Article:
The most difficult problem to be solved with these systems is that of high pointing accuracy required in the presence of signal fade-outs in the satellite-to-earth path, which may reach 35 dB in communication systems which use frequency bands in the 30 GHz range. A further difficult problem to be solved is the capability of providing the device with a non-ambiguous self-acquisition angle which is wide enough to enable rapid angular detection (acquisition) or re-acquisition of the beacon signal's direction of arrival upon (i) loss of tracking due to failures in the satellite attitude control system, which permits coarse antenna attitude stabilization; (ii) a temporary emission interruption of the ground transmitter generating the beacon signal; or (iii) unexpected maneuvers of the satellite attitude control, which might cause unlocking of the auto-tracking system.
In fact, conventional systems are designed to enhance fine tracking capabilities, a peculiarity which is clearly incompatible with the capacity to re-acquire the beacon signal over a wide angular field.
As hereinafter described, the above-mentioned problems will be illustrated with reference to the description of the operation of a conventional type of tracking system. The radio frequency sensor is a device providing at its output a measureable signal, such as a voltage, proportional to the instantaneous angular displacement between the beacon's direction of arrival, expressed in satellite coordinates, and the sensor's radioelectrical boresight. The angular displacements detected by the sensor are suitably processed and used in a position servo acting on the on board antenna to reestablish the correct alignment between the sensor's boresight and the beacon's direction of arrival.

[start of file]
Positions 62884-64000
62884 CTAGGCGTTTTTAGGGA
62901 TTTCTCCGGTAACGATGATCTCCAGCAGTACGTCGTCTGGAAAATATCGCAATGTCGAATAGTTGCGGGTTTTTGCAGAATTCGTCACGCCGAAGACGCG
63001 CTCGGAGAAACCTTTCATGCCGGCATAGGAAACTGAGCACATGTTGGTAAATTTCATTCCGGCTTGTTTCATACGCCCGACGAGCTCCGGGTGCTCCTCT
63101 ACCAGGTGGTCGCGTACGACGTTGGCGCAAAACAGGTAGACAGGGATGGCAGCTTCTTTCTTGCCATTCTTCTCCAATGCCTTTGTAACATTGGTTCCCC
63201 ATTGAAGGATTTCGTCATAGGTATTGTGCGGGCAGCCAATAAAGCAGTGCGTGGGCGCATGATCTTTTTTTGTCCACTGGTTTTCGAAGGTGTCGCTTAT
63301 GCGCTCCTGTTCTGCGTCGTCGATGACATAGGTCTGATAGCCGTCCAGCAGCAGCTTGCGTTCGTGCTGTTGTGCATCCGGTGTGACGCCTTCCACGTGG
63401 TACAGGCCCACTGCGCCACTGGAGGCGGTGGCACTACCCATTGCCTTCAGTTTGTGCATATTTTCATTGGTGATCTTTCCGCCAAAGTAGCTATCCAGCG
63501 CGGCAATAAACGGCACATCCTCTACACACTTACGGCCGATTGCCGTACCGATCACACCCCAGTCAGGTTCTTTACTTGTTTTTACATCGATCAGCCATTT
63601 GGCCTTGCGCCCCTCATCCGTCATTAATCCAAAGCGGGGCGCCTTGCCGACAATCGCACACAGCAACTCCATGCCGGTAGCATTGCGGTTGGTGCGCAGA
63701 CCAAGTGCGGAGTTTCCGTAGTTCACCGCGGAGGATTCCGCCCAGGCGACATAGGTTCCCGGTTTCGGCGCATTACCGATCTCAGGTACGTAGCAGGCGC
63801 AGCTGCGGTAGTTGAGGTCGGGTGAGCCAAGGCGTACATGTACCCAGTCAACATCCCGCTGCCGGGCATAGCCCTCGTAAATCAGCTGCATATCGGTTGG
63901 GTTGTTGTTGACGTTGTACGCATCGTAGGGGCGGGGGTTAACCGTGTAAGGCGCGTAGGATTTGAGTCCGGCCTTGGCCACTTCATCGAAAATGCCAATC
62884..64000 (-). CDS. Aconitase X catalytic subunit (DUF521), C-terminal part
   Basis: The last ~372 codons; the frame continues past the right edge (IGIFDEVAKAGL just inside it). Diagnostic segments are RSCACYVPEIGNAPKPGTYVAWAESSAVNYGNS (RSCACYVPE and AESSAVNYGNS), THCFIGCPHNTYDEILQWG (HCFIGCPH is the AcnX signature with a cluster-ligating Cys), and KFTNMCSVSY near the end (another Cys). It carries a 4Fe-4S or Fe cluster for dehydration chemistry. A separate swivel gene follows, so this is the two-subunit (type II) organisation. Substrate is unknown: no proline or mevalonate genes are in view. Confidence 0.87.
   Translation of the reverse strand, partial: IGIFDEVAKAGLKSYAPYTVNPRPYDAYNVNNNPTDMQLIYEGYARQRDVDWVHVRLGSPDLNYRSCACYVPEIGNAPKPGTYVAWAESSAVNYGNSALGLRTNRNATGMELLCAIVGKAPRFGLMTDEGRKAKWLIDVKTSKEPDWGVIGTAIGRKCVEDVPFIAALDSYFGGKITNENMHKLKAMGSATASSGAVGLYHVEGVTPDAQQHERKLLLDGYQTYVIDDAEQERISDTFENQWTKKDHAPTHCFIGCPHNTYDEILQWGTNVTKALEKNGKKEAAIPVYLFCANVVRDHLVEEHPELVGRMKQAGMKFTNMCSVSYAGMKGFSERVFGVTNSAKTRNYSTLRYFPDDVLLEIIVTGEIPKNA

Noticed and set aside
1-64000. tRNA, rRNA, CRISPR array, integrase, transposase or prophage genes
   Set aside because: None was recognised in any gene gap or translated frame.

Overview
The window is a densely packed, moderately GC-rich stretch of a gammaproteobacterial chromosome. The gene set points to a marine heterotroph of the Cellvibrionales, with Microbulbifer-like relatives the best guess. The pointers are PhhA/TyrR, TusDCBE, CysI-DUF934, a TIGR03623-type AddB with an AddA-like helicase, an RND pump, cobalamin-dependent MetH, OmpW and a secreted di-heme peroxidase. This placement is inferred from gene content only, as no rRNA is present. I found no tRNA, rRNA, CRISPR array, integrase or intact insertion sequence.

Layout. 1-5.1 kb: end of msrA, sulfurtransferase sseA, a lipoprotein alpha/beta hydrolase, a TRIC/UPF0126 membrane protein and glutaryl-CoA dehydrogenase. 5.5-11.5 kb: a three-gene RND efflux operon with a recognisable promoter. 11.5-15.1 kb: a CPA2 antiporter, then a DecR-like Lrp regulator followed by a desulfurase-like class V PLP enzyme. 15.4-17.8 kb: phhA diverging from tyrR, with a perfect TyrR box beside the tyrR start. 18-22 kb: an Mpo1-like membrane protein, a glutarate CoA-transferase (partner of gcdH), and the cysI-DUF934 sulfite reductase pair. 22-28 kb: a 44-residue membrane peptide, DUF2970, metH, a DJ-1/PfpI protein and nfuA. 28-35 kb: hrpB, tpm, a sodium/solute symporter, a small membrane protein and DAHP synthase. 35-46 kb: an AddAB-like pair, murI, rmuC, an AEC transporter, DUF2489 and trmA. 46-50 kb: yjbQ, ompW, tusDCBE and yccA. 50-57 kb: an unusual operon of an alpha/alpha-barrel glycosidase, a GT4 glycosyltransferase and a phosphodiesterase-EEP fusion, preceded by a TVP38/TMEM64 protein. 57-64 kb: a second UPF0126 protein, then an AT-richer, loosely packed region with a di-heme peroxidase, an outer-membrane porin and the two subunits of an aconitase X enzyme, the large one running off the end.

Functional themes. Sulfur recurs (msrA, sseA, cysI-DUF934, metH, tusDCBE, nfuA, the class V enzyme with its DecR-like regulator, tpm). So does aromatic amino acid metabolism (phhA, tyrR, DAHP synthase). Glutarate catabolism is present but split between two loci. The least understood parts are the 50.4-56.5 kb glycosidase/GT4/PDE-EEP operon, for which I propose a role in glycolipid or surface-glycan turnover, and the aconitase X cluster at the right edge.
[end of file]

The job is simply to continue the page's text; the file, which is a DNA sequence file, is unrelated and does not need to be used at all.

All known R.F. sensors for satellite applications are based on the well-known monopulse technique, used for Radars. A monopulse sensor is capable of directly providing an RF reference signal, called the sum signal, and difference signals having an amplitude which increases with the angular offset between the signal's direction of arrival and the sensor boresight, and a phase angle which changes sign on crossing the boresight.